Endangered bug species sees population boost in Diyarbakır

The population of Lertha extensa, an endangered insect species found primarily in the east of the Southeastern Anatolia region and in select areas of Iraq, Iran and Armenia, has seen a notable increase.

The species, featured on commemorative coins in Russia due to its endangered status, has become a subject of scientific interest and conservation efforts.

Professor Ali Satar, head of the Department of Zoology at Dicle University located in Türkiye's southeastern province of Diyarbakır, expressed his satisfaction with the recent population growth.

"Since they were on the Red List of Threatened Species, Russians printed money for them. This species is very important, and their numbers have increased considerably in our region."

The red list by the International Union for Conservation of Nature is the world's most comprehensive information source on the extinction risk of species. Lertha extensa is recognized for its rarity and limited habitat range.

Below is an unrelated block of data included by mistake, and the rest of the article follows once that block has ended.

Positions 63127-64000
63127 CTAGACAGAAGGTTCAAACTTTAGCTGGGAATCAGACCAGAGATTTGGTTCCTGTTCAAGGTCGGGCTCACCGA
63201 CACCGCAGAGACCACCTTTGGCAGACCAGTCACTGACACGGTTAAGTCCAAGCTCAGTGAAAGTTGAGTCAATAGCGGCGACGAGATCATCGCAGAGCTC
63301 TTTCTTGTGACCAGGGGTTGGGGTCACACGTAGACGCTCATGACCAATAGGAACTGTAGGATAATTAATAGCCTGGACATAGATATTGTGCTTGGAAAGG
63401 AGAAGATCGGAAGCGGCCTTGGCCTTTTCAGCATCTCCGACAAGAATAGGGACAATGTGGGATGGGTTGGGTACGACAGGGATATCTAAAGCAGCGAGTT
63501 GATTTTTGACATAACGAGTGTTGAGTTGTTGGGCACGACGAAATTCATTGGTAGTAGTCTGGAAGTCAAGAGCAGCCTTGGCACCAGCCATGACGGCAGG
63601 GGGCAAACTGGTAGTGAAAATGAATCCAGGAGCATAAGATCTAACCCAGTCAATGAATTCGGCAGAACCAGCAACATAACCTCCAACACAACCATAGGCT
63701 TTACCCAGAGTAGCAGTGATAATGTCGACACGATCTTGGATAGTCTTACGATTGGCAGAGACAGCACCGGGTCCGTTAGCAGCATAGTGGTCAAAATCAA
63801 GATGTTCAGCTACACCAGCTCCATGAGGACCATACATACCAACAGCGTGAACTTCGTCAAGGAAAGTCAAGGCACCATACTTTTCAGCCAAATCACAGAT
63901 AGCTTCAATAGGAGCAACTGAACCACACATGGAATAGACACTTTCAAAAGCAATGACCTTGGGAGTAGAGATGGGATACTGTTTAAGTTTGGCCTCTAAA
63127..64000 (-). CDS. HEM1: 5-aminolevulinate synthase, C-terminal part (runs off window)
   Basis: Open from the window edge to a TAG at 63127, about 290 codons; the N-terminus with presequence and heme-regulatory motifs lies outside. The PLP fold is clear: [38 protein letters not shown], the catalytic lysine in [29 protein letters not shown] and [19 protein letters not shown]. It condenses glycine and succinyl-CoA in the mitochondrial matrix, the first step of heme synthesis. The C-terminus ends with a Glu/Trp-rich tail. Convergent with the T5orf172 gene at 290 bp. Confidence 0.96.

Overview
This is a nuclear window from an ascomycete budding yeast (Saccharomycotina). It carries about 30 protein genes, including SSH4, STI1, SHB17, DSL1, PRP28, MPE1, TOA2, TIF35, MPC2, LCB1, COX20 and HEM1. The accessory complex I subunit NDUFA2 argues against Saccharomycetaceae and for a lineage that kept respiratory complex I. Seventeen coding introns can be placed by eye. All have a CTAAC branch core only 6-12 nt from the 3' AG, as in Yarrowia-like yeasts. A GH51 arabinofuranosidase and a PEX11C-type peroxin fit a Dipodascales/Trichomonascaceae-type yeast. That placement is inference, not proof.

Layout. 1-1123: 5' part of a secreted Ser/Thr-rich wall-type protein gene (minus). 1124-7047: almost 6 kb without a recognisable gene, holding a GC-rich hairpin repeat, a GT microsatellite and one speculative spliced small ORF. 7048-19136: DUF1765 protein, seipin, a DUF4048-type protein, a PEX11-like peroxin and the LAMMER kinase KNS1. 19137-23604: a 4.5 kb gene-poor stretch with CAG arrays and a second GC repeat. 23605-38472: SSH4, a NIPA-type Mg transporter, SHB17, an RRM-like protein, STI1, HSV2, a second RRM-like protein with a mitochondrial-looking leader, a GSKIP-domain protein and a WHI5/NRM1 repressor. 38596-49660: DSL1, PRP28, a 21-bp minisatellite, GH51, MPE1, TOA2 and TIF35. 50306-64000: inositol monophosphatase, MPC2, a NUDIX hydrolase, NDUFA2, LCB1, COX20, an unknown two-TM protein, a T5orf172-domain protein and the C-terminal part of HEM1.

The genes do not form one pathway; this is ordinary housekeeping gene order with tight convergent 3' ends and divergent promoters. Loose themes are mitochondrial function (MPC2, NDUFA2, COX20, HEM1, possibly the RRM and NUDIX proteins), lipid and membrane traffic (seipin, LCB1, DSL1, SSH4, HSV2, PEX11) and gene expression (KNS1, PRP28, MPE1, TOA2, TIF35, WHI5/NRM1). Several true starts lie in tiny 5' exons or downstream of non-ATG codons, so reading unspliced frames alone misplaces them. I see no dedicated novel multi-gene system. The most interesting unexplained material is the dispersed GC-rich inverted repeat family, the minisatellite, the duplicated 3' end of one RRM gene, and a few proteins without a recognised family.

"We have detected them with our observations. We want to promote them," Satar added.

He also noted the biological control mechanisms that help maintain the population of Lertha extensa.

"When they hatch from eggs, they spend their larval period for two years. During this time, they live as predator insects, feeding on harmful insects."

"After they become adults, they mainly feed on pollen. They have a very interesting way of life. They should be seen and promoted, and they should not be harmed."

The significance of this insect extends beyond its ecological role.

Satar pointed out that people in other countries value them so much that they engrave them on their money.

In addition to conservation efforts, Satar emphasized the importance of...

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